He clearly displays a good understanding of timing, delays, and fake outs, both with the body and with the hands. Sure, his hands aren’t lightning fast and he doesn’t have a million moves to razzle and dazzle you. However, sometimes all you need is one *really* solid move to get past a defender or two. He is very self-aware – he typically only pulls the moves he knows he can pull off. After all, he’s playing against men as an 18-year-old.

It should be obvious to anyone watching him that he is trying to improve and experiment with this aspect of his game, and we should focus on the ideas, not the result. If he is able to improve his stickhandling so that it really becomes a reliable tool to create separation, Brandsegg Nygård’s ceiling as a playmaker and a play-driver could be much higher than initially thought.

His puck protection skills are quite good as well – he has the ability to drop his shoulder and drive through the slings and arrows of oncoming checkers and drive inside with good control. He’s got some room to grow there as well, which will come with increased strength as he gets older.

While Brandsegg Nygård’s stickhandling in tight looks a bit disjointed at times, he seems to walk away with possession more often than not. I simply marvel at his ability to create offence from the boards and make plays towards the middle of the ice. He absorbs contact to make plays, turns his body to maintain control of the puck and, with his head up, makes a good hard pass towards a teammate in dangerous areas of the ice. The ability to create offence from the boards is one of the biggest skills that got Juraj Slafkovsky drafted 1st overall in 2022 – just 2 short years ago. This isn’t to say they are the same or even similar players. I simply want to highlight how valuable of a skill that is to NHL teams, and that Brandsegg Nygård has it.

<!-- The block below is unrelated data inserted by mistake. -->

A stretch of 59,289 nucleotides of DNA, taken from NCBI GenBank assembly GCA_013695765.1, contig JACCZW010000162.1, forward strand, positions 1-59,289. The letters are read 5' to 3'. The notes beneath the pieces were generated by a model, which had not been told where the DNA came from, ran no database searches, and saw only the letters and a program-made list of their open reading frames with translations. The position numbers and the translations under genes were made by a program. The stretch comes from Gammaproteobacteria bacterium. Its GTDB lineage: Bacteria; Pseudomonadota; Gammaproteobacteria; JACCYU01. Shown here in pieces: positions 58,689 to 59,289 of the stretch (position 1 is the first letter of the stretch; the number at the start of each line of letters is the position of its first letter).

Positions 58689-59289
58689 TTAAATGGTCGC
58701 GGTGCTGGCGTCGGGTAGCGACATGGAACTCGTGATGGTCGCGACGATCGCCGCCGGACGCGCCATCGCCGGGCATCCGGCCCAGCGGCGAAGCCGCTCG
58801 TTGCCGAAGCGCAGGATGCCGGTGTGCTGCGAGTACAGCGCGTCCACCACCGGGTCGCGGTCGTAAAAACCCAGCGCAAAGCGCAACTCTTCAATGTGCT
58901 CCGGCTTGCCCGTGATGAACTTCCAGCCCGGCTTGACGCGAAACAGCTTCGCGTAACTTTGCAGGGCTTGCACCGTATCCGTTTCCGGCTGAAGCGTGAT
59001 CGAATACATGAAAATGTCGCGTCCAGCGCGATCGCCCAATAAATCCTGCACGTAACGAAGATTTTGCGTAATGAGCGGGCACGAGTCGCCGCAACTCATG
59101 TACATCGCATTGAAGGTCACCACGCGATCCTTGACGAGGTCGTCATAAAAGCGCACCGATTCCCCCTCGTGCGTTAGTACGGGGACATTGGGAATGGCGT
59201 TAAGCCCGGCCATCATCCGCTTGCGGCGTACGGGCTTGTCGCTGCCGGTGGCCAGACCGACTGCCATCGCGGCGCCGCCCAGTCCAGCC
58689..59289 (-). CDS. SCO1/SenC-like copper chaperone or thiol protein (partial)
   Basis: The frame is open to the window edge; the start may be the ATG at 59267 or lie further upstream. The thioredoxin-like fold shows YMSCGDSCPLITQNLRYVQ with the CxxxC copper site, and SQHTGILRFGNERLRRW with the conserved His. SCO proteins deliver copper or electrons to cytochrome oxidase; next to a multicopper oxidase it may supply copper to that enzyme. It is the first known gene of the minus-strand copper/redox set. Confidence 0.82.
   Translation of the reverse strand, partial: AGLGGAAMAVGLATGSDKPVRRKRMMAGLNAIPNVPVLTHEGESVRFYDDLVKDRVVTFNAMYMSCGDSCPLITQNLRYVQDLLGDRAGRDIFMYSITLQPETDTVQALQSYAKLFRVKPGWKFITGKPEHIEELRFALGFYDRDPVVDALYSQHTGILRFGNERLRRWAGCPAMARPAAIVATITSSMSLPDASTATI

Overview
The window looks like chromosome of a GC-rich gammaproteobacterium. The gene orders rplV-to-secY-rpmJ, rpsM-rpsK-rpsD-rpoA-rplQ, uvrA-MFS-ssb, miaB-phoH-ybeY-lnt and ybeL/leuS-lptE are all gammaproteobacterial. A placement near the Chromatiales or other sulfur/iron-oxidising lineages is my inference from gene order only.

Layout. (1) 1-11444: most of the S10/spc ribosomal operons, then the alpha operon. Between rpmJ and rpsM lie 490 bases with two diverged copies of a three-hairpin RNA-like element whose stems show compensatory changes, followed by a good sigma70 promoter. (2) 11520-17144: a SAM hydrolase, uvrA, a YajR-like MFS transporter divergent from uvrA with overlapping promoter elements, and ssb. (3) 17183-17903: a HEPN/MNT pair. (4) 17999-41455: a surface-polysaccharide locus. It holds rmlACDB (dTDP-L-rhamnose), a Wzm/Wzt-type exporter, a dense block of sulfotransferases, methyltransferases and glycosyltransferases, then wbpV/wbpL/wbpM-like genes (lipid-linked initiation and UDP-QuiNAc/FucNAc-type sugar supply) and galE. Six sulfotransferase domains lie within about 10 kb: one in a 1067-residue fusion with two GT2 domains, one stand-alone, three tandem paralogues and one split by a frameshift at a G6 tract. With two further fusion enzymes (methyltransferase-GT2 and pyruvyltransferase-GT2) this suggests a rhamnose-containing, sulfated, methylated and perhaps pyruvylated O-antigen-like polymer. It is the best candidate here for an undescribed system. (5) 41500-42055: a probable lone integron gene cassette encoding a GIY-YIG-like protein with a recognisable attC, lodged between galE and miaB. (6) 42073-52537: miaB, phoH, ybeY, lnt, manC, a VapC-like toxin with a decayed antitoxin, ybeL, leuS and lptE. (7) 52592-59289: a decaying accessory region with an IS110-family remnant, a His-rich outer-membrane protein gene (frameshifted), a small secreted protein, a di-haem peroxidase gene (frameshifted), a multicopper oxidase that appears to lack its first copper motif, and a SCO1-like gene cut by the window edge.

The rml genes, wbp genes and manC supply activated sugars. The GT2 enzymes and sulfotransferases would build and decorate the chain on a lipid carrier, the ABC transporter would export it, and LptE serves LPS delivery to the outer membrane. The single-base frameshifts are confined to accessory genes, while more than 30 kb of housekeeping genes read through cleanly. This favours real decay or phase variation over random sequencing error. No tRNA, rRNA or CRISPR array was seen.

Here’s a good example of Brandsegg Nygård’s playmaking ability. As soon as the puck gets loose along the boards and is passed to him, he sees the give and go developing. His teammate is streaking towards the net with three defenders on him, but MBN displays great patience and a masterful touch by sending a lead pass under an opposing stick blade and across the slot to complete the dangerous scoring chance.